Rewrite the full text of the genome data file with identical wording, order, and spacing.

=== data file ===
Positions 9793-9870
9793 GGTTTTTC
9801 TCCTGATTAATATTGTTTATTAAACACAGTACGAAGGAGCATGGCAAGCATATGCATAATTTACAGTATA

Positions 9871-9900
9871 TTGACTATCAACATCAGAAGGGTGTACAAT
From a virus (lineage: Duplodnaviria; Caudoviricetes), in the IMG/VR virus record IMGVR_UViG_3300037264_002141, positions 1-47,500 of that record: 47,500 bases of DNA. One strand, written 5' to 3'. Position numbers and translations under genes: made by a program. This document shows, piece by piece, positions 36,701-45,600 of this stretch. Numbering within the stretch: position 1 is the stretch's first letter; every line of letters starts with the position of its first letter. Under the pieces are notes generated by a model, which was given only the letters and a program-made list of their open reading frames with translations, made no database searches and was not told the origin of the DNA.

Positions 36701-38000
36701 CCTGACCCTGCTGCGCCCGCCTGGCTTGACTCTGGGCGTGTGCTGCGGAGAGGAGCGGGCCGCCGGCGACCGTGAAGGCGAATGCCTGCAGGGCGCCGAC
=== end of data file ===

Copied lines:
Positions 9793-9870
9793 GGTTTTTC
9801 TCCTGATTAATATTGTTTATTAAACACAGTACGAAGGAGCATGGCAAGCATATGCATAATTTACAGTATA

Positions 9871-9900
9871 TTGACTATCAACATCAGAAGGGTGTACAAT
From a virus (lineage: Duplodnaviria; Caudoviricetes), in the IMG/VR virus record IMGVR_UViG_3300037264_002141, positions 1-47,500 of that record: 47,500 bases of DNA. One strand, written 5' to 3'. Position numbers and translations under genes: made by a program. This document shows, piece by piece, positions 36,701-45,600 of this stretch. Numbering within the stretch: position 1 is the stretch's first letter; every line of letters starts with the position of its first letter. Under the pieces are notes generated by a model, which was given only the letters and a program-made list of their open reading frames with translations, made no database searches and was not told the origin of the DNA.

Positions 36701-38000
36701 CCTGACCCTGCTGCGCCCGCCTGGCTTGACTCTGGGCGTGTGCTGCGGAGAGGAGCGGGCCGCCGGCGACCGTGAAGGCGAATGCCTGCAGGGCGCCGAC